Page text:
At a plant or job site, Remote I/O installation processes happen in many phases. At times, certain equipment and bus communication lines may not be available from the early stages that would allow a user to configure and set up some of the controllers or Remote I/O modules.
It’s no secret that in today’s business world, we must be willing to use the latest technology if we want to maximize our growth potential and stay ahead of the competition. One such promising technology is virtualization.
You may have heard the term before, but you may not know what exactly virtualization is or the benefits it provides. And that’s why I am going to share a brief overview of this innovative technology that we here at Pepperl+Fuchs believe in.
Virtualization gives you the ability to store all of your software and data on a single server outside of a hazardous area even when this server is connected to a thin client or group of thin clients that can be located inside a hazardous area. If a thin client in the hazardous area is damaged, your information is still secure and you can easily replace the damaged thin client. The illustration below shows a virtualized hardware system in which one thin client is outside the network, two thin clients are in good working condition inside the network, and another thin client is damaged with no adverse effect on the information it has gathered.
WirelessHART antennas, integrating WirelessHART equipment from other manufacturers...
Are you ready to learn more about WirelessHART? This is our third installment of Ask an Expert, and our first episode to focus on WirelessHART. Basically, we sit down with a product expert and answer questions from customers like you.
The IP address is a critical part of the network for industrial Ethernet devices
This may sound ridiculous. Most of us have experience with commercial Ethernet devices such as PCs, DSL modems, network printers, etc. All of these devices set their IP addresses automatically using a network DHCP server. The PC or printer name is all that is important.
When designing FOUNDATION™ fieldbus or PROFIBUS PA networks, it is extremely important to make sure that the devices on those networks have enough power to start up properly and operate normally.
The fieldbus physical layer specification IEC 61158-1 defines the min/max voltage levels for FOUNDATION fieldbus and PROFIBUS PA. The minimum voltage required for any fieldbus device is 9 V and the maximum voltage allowed on a fieldbus network is 32 V.
To calculate the voltage drop along a fieldbus cable, you must know the number of connected instruments and their current consumption, as well as the resistance of the cable, cable length, and power supply voltage. Typical fieldbus devices consume 15 mA to 20 mA. The exact number can be found on instrument data sheets. A standard “type A” fieldbus cable has a typical resistance of 44 Ohm/Km and a typical fieldbus power supply supplies 30 V.
Knowing the total current draw, supply voltage, cable resistance, and cable distance of a segment, and applying Ohm’s law, allows you to deliver maximum distance and/or voltage drop at a certain distance.
To simplify these calculations, companies like Pepperl+Fuchs have created free-of-charge segment design tools like Segment Checker.
Industrial vision systems are used to solve a variety of applications in various manufacturing sectors.
Using RSLogix 5000 software from Rockwell Automation
Allen-Bradley is one of the most popular PLC makers in the United States. And I think manufacturers love them because the software is user friendly and the instructions are well described and easy to understand. Even a novice programmer can get up to speed without memorizing a bunch of commands. There's no need to put special characters like K, or d, or M in front of numbers, and no need to remember what type of bracket has to be used with this instruction.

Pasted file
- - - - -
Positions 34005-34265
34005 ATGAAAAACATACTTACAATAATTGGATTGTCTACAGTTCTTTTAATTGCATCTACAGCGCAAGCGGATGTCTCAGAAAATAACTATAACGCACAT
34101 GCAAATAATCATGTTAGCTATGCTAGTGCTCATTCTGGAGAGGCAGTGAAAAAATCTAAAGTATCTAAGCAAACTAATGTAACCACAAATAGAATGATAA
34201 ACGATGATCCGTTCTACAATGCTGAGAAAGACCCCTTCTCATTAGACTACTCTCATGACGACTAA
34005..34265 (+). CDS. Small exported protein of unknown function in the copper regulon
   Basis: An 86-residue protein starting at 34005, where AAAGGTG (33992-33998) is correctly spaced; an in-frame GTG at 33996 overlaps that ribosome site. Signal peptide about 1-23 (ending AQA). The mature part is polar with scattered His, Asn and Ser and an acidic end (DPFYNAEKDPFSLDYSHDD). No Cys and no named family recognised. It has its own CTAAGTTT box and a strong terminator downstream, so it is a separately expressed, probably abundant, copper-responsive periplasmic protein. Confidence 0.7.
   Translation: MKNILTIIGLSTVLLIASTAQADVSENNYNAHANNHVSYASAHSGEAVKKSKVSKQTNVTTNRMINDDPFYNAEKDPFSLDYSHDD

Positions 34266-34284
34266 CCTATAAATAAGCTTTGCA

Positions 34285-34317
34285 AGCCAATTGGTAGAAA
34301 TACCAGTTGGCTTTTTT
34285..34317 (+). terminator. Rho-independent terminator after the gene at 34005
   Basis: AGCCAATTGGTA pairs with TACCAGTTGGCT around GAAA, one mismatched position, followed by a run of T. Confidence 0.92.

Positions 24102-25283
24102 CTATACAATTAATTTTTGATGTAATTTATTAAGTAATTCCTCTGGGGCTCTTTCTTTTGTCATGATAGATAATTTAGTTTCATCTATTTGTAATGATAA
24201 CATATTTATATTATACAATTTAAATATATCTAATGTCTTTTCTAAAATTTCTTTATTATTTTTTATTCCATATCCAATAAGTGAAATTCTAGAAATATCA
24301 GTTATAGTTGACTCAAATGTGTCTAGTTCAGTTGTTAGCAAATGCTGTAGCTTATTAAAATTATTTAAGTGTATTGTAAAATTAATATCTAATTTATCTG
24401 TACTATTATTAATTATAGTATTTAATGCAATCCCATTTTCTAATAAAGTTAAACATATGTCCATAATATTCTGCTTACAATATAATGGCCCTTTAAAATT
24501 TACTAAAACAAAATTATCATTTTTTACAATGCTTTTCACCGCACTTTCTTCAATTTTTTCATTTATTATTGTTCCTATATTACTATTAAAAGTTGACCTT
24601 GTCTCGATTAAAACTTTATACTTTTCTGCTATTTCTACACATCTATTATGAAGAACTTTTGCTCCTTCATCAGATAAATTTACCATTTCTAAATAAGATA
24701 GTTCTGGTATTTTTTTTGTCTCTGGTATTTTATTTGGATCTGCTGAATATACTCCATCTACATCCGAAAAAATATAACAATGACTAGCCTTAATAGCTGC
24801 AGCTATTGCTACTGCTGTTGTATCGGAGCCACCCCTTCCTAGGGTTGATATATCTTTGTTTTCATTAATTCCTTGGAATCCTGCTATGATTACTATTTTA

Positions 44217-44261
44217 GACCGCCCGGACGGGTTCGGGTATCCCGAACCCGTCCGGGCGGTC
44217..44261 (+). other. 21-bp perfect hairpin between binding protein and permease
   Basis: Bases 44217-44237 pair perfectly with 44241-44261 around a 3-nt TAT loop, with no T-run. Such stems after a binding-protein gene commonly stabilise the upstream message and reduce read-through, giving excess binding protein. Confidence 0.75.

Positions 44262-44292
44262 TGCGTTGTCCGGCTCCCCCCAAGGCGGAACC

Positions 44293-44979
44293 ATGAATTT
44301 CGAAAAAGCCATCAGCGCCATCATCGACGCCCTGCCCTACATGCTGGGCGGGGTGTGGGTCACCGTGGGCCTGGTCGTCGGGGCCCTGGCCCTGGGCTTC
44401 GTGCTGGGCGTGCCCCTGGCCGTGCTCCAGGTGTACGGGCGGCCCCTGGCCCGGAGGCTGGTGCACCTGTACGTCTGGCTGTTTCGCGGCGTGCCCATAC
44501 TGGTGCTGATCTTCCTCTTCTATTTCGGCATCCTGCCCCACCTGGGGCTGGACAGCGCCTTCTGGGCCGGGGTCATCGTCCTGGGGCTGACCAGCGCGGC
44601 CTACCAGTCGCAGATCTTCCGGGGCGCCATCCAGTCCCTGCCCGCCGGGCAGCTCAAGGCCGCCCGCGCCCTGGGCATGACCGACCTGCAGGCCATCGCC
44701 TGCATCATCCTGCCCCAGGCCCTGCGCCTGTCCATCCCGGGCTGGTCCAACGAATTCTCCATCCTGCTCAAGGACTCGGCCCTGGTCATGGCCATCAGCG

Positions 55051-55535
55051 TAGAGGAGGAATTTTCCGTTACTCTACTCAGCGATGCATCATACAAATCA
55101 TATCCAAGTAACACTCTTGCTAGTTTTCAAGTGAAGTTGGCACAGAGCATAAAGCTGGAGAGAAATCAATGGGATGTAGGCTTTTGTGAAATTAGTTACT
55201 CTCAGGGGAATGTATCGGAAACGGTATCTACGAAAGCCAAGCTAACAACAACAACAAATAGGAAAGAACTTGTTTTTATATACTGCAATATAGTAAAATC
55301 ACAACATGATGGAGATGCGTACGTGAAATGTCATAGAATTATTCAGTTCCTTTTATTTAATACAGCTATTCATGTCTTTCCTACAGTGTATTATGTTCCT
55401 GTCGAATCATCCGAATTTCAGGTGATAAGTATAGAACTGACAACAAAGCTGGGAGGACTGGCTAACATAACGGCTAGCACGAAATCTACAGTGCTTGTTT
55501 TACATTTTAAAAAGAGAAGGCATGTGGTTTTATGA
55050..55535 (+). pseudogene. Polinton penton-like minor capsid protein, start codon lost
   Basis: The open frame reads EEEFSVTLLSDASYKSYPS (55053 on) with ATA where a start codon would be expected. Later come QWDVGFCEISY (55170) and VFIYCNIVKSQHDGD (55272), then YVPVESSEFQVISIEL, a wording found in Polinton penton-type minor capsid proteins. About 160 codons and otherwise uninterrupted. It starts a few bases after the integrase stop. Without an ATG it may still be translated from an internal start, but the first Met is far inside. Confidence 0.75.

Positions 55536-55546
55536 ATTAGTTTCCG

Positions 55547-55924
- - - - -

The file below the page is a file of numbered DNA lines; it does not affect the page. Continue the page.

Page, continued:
Pepperl+Fuchs has no vested interest in promoting Allen-Bradley products, but rather promotes hardware that connects to Allen-Bradley PLCs. So over the years, we have had to become experts in the RSLogix programming software. I've found that if I can’t tell my customers how to interface my hardware with their PLC they don’t want to buy. And that makes sense.
Beginning with RSLogix 5000 V16, Rockwell Automation included add-on instructions that greatly simplify programming and configuration. Normally instructions like COPY, MOVE, ADD, etc. are already created for you. But what if you could make your own? That is exactly what they now allow you to do. These instructions perform a very complex set of operations in one single rung of ladder logic.
Of course there are some limitations—I found that you can’t use pointers to I/O as an input/output parameter; you have to pass an entire array to the add-on instruction instead. But once you figure out the limitations and the tricks, the programming becomes easy.
You don’t need to use these instructions, of course. You could spend your time writing and rewriting your own ladder logic to interface with all the functions of our AS-Interface gateway or RFID systems. You could spend hours on the phone with me while I wade through a thousand rungs of ladder logic, spread out over 30 routines, trying to debug your code—and what a daunting task it can be to debug someone else's code. Or you could take advantage of the new add-on instruction we created for our RFID systems, AS-Interface gateways, encoders, etc. With it, you only need to program it once and there is no limit to the kinds of devices you can incorporate into these instructions.
These add-on instructions save my customers time because they don’t have to write the code, and they save me time because I don’t have to debug it. And if I do need to help my customers with the programming, then it is much easier for me because I wrote the code.
Take a look at this video where I use my add-on instructions to interface with our AS-Interface gateways: